Tonight is certainly a night of surprises. The first comes in the
shape of the Dizzee Rascal, who wouldn't normally be the first name to
pop up when deciding on tour support for Babyshambles, but somehow it
works brilliantly. Opening with a simmering take on 'Fix Up Look
Sharp', the east London grime star seems determined to win over a
crowd that was for the most part sceptical at best. It is, though,
impossible to deny the intensity of the set, and by the time we get to
the frankly superb 'Jus' A Rascal', the crowd is well and truly on
side. The abrasive 'Stand Up Tall' and upcoming single, 'Flex' provide further high points in this short but excellent set. A support act, by
the very definition, should warm the crowd up for the main event, and
in this respect, booking Dizzee Rascal was nothing short of inspired.
Thankfully it seems that the 'Will he turn up?' bollocks is behind
Babyshambles now that Pete Doherty is approaching something like the
straight and narrow, and focus seems to be moving more towards the
music. The fact that new album, 'Shotters Nation' is a collection of
some of the best songs released this year might help a little too.
As he leads his band out smiling, Doherty looks a different man. Gone
is the slouch. Gone is the self-pity. Gone is the air of self-hate.
The Doherty standing on the stage tonight is vibrant, dynamic, and
most of all, on form. All of a sudden I realise why Babyshambles are
playing arenas on this tour. Strip away the bullsh*t and you have a
band who have the power, and the talent, to invigorate a crowd even in
the soulless aircraft hangars of the country.
The band open with a lurching take on 'Carry On Up The Morning' to a
rapturous reception. The arena might be half empty, but the noise
suggests otherwise. Given all they have been through, you might
expect apathy to have set in amongst Babyshambles fans, but nothing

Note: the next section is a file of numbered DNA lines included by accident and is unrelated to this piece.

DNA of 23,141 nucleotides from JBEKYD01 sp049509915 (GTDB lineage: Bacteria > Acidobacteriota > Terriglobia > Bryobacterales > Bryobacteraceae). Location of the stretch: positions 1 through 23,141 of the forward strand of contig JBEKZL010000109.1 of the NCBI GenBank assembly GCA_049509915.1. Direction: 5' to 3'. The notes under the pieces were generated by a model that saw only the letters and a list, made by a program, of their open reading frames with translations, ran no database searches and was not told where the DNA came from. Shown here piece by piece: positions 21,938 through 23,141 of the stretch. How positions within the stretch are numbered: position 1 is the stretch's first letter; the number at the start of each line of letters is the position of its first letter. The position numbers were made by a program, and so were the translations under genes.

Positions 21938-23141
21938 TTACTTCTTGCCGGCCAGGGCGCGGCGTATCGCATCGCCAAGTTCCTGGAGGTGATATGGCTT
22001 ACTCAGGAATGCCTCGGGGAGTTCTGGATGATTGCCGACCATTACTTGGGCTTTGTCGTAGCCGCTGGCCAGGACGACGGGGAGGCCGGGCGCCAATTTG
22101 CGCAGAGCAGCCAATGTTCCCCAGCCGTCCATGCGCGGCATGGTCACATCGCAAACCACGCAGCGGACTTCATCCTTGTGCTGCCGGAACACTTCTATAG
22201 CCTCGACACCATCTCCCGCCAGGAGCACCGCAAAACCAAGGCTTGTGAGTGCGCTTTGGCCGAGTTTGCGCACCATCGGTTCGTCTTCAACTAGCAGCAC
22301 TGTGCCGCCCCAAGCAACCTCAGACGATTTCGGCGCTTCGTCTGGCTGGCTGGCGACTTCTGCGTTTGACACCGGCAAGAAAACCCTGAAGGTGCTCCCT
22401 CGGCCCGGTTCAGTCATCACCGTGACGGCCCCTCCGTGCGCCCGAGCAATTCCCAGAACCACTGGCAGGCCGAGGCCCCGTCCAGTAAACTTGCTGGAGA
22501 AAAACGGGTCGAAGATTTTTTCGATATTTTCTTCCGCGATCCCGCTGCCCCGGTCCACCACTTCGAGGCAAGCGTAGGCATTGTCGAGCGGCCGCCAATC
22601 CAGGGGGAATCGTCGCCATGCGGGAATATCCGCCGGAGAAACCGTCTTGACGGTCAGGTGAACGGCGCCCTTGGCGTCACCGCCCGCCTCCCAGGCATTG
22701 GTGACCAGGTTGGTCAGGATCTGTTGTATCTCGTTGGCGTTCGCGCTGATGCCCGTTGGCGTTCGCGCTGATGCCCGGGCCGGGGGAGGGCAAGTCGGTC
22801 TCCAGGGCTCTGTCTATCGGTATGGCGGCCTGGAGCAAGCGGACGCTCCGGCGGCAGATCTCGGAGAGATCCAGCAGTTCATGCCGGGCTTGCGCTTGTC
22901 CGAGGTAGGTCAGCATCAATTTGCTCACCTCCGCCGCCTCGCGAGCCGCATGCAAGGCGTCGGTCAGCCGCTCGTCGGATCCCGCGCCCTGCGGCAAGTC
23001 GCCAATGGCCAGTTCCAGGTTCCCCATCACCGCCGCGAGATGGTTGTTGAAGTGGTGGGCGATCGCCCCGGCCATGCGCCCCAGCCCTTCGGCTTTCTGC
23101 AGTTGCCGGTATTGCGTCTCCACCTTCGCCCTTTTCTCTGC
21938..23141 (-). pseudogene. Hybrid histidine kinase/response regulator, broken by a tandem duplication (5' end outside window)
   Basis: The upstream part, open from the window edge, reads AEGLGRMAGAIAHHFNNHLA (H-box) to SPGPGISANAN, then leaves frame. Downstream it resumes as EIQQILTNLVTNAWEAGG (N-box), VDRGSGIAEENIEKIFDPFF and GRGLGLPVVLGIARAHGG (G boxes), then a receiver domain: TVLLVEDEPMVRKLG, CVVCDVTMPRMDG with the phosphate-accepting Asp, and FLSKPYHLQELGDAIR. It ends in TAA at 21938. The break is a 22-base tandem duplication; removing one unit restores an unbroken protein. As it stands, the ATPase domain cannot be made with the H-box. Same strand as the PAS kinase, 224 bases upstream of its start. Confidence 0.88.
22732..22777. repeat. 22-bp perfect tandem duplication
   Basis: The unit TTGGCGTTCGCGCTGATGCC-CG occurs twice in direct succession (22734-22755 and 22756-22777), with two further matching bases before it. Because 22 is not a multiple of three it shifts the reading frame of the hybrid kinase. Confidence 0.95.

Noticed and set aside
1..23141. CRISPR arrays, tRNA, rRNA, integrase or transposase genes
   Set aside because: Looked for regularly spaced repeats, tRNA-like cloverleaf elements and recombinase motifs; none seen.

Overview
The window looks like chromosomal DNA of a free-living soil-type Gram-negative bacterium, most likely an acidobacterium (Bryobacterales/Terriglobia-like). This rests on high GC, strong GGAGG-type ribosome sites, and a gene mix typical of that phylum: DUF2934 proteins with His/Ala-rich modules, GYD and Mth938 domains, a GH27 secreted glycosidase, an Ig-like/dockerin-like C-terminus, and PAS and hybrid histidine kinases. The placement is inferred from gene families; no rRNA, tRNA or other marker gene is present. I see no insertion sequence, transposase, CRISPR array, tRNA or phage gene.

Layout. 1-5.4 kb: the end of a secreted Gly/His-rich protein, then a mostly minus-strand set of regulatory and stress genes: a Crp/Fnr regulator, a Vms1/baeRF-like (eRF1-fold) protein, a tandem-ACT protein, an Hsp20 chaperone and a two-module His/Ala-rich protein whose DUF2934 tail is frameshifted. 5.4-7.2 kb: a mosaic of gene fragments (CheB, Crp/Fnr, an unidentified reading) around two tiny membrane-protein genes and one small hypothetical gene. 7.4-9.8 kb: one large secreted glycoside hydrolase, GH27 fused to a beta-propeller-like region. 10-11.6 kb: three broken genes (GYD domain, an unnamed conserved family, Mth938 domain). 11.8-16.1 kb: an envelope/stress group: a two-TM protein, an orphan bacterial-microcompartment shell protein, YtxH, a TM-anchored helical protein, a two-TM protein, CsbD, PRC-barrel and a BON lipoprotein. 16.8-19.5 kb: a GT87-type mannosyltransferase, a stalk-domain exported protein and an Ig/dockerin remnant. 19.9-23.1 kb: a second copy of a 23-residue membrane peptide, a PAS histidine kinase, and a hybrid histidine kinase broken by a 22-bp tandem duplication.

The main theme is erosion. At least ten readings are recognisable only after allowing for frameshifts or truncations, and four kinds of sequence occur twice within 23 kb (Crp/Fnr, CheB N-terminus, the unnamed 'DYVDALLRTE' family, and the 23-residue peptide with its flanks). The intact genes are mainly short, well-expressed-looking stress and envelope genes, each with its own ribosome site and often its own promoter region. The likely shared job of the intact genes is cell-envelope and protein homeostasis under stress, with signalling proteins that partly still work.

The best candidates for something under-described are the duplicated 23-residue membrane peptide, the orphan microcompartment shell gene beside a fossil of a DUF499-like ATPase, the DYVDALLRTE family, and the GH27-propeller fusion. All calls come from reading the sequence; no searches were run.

could be further from the truth, and the band are only half the show
tonight, with the action on the other side of the barrier proving to
be just as compelling. Security have a job and a half tonight, and
credit to them, they deal with the numbers coming over the barrier
It is hard not to grant 'There She Goes' with an added sense of
poignancy, give recent developments in Doherty's personal life, but
regardless of the subject matter, the number is superb tonight.
Doherty pours his heart into this song, and it would not be a surprise
if there were a few tears around the arena. The emotion and fervour
isn't just saved for this one song though. 'Delivery' is as
Libertines-esque as they come, whilst 'Unstookie Titled' proves to be
even better live than on record.
Material from 'Shotters Nation' makes up the majority of the set,
perhaps echoing the fact that it was received much more warmly than
debut 'Down In Albion', but there is still room for the highlights
from the debut album. 'Killamangiro' and the caustic 'Pipedown' gets the crowd moving, whilst 'Albion' gives the crowd a chance to show of their own vocal talents. The fantastic 'F*ck Forever' is saved for the
very end, and shows Doherty at his acerbic, nihilistic best.
So there you have it. Could it be that Babyshambles are starting to
show their true potential? If Doherty manages to stay the course, the
ending to one of the most remarkable stories in British music history
could turn out to be a good one. The tabloids will be gutted, but the
music lovers of the nation should rejoice. If tonight's performance is
anything to go by, the future is bright for the 'Shambles.
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article by: Tommy Jackson
photos by: Tommy Jackson
| published: 26/11/2007 04:37|